Coin collecting as an investement
An article in Fortune describes a coin dealer, Ken Smaltz Jr., 42, who is promoting coin collecting not just as a hobby, but as a way to invest your money.
It’s not really discussed in the article, but there are two (admittedly simplified) schools of thought in the coin collecting world regarding investing in coins.
The first is that it is a hobby and should remain so because people expecting to make a quick buck aren’t likely to contribute to the hobby as a collector would.
The second is that coins are a safe haven in times of turmoil because of the gold and silver content, so why not welcome investors with open arms, encouraging them to join the collectors.
Here’s a snippet from the article that should give you an idea of where Smaltz stands on this issue.
“Smaltz sees rare coins as more than just a schoolboy’s fleeting obsession. With gold rising to a 16-year high, rare coins have appreciated 20% over the past two years. He claims that one of his clients bought an 1871 $20 Carson City gold piece in 1998 for $4,750; it is now worth $12,000, according to Coin Values magazine. “I’m trying to change the perception of coin collecting from just a hobby,” says Smaltz.”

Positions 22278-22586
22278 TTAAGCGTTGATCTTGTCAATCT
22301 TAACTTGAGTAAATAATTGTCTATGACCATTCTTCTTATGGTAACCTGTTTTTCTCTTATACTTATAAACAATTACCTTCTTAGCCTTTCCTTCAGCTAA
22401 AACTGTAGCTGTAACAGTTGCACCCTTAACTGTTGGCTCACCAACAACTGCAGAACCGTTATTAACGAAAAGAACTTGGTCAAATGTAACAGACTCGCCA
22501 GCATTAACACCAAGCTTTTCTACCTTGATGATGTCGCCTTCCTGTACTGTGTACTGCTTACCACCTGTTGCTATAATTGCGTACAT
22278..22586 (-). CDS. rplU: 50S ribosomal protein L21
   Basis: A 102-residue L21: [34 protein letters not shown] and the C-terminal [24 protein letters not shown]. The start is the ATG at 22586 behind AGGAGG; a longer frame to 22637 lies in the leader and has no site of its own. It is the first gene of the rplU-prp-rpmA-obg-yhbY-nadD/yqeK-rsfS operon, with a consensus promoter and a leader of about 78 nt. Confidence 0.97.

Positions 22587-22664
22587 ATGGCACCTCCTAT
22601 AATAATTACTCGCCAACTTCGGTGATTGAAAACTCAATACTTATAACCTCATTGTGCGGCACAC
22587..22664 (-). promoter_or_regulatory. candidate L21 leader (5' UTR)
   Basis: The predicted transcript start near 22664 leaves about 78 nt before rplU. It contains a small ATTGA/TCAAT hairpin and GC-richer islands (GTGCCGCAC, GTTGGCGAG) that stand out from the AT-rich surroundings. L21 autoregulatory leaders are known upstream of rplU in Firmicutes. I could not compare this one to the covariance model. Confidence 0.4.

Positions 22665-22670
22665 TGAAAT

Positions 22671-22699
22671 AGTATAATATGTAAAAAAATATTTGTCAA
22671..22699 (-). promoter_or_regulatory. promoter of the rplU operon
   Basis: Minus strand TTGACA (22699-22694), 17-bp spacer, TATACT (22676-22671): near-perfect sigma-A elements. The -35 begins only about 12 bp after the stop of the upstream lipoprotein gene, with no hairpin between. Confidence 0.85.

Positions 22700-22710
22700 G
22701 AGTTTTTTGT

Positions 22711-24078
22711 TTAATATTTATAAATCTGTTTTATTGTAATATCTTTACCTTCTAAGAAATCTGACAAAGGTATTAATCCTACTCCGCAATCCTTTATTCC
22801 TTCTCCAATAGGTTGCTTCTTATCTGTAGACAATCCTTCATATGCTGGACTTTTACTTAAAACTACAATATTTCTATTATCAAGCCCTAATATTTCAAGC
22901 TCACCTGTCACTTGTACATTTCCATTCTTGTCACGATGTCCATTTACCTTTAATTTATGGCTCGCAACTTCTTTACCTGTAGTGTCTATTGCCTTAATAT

I’m not sure where I stand though. On the one hand, I’ve always been a collector for the fun of it, not for financial gains, but on the other hand, if I could make some money in the process, why not do that too?
The main concern I have is that by investing in coins instead of just collecting them, I set myself up to lose money in the process and that could leave a bad taste in my mouth, ruining the collecting aspect.
The other problem with investing instead of collecting is that after you’ve spent months or years assembling a set of coins, one coin at a time, it’s nigh impossible to bring yourself to sell it.